Jakobshavn Isbræ, West Greenland: The 2002-2003 collapse and nomination for the UNESCO World Heritage List

Anker Weidick, Naja Mikkelsen, Christoph Mayer, Steffen Podlech

Research output: Contribution to journalArticleResearchpeer-review

13 Citations (Scopus)

Abstract

Jakobshavn Isbræ (also known as Sermeq Kujalleq or Ilulissat Isbræ) is situated at about 69°10′N and 50°00′W in West Greenland. This major outlet from the Inland Ice has an extremely high rate of movement (nearly 1 m/hour) and thus a high production of icebergs, which via the icefjord float westwards through Disko Bugt to Davis Strait (Fig. 1). Estimates of the iceberg production are in the range of 35 ± 10 km3 ice per year, more than 10% of the entire calf-ice production of the Inland Ice (e.g. Bauer l968; Bindschadler 1984). The icefjord into which Sermeq Kujalleq calves is Kangia, best known in glaciological literature as Jakobshavn Isfjord. Spectacular changes of the glacier were observed during 2002 and 2003 at the same time as it was nominated for inclusion in the UNESCO World Heritage List under the name ‘Ilulissat Icefjord’.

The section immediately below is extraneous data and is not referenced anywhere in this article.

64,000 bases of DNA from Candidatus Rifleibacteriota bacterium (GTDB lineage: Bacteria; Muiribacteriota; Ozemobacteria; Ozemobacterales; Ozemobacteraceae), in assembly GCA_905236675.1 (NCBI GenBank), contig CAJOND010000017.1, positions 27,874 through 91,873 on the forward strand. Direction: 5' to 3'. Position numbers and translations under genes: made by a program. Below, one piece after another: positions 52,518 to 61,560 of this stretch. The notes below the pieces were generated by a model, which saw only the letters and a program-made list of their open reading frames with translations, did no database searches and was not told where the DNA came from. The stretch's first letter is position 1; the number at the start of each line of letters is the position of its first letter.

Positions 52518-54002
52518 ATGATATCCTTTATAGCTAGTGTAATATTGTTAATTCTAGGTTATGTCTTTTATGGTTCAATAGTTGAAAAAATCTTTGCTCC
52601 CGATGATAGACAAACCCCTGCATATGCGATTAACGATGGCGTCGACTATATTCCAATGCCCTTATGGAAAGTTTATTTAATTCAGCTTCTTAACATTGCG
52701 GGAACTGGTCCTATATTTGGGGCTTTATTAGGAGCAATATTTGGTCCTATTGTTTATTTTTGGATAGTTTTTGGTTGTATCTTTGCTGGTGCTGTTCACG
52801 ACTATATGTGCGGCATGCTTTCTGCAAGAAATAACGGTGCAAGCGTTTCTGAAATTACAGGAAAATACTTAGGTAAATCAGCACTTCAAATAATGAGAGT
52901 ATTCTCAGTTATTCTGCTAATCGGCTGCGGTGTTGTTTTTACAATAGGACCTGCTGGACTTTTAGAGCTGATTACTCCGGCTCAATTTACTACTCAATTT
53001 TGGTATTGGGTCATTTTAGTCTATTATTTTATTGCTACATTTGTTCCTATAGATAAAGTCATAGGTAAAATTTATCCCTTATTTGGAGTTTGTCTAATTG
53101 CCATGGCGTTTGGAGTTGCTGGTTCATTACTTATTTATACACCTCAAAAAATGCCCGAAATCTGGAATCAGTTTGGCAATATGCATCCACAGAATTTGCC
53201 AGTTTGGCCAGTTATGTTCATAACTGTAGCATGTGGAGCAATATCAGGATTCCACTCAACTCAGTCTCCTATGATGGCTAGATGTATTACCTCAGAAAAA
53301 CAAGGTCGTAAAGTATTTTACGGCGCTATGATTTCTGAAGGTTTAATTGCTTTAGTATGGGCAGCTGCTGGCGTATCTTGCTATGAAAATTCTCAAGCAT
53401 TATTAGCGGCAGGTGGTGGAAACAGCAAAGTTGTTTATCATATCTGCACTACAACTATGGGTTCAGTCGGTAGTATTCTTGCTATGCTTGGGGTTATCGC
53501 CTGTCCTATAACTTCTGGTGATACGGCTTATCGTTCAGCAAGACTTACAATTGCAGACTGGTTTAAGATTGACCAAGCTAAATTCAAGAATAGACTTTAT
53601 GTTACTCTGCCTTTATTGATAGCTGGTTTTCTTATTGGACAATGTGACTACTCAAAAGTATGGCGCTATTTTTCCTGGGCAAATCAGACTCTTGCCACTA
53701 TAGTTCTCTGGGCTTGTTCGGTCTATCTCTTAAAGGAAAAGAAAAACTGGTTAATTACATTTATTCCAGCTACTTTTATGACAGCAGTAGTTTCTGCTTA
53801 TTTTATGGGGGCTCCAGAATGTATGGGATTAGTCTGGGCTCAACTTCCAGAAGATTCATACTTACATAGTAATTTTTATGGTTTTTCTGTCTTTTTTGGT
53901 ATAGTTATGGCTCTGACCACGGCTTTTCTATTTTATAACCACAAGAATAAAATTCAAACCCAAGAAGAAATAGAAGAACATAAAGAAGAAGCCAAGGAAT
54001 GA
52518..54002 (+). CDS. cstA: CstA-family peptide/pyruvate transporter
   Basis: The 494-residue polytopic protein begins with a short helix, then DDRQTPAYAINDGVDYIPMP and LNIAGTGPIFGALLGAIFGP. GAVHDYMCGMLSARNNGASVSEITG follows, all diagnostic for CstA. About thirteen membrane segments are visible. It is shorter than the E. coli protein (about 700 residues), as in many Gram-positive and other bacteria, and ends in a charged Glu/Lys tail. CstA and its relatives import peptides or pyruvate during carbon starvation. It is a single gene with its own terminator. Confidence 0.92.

Original languageEnglish
Pages (from-to)85–88
Number of pages4
JournalGeological Survey of Denmark and Greenland Bulletin
Volume4
DOIs
Publication statusPublished - 20 Jul 2004

Programme Area

  • Programme Area 5: Nature and Climate

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